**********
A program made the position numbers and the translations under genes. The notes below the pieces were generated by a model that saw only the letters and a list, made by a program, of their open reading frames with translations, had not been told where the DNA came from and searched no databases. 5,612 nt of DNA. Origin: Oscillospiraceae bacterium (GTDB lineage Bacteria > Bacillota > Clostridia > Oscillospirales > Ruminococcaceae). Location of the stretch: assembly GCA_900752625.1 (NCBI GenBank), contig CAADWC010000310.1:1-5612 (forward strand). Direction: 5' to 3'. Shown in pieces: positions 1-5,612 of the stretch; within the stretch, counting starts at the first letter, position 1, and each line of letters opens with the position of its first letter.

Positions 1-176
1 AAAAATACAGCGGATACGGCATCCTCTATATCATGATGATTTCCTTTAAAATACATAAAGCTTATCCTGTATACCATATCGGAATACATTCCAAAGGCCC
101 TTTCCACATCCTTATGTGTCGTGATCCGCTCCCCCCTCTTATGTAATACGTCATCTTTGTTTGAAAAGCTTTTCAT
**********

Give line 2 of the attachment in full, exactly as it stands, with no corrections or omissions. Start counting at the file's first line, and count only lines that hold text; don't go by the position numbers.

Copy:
Positions 1-176